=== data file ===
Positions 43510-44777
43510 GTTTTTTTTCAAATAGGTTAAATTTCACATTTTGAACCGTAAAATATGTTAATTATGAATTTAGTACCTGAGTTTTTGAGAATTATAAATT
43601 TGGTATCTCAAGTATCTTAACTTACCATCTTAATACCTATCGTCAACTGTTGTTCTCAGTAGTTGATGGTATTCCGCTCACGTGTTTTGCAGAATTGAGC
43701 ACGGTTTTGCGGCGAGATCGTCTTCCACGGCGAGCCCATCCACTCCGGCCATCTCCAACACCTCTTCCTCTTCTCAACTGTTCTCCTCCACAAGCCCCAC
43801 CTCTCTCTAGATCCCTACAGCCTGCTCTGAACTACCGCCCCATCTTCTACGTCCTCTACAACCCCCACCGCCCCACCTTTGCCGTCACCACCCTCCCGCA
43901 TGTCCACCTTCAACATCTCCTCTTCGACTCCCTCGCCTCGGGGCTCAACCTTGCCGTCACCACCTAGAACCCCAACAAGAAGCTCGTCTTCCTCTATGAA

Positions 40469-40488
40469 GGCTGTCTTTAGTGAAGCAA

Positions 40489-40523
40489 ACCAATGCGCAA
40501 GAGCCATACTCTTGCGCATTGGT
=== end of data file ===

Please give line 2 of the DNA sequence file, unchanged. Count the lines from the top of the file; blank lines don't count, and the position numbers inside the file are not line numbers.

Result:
43510 GTTTTTTTTCAAATAGGTTAAATTTCACATTTTGAACCGTAAAATATGTTAATTATGAATTTAGTACCTGAGTTTTTGAGAATTATAAATT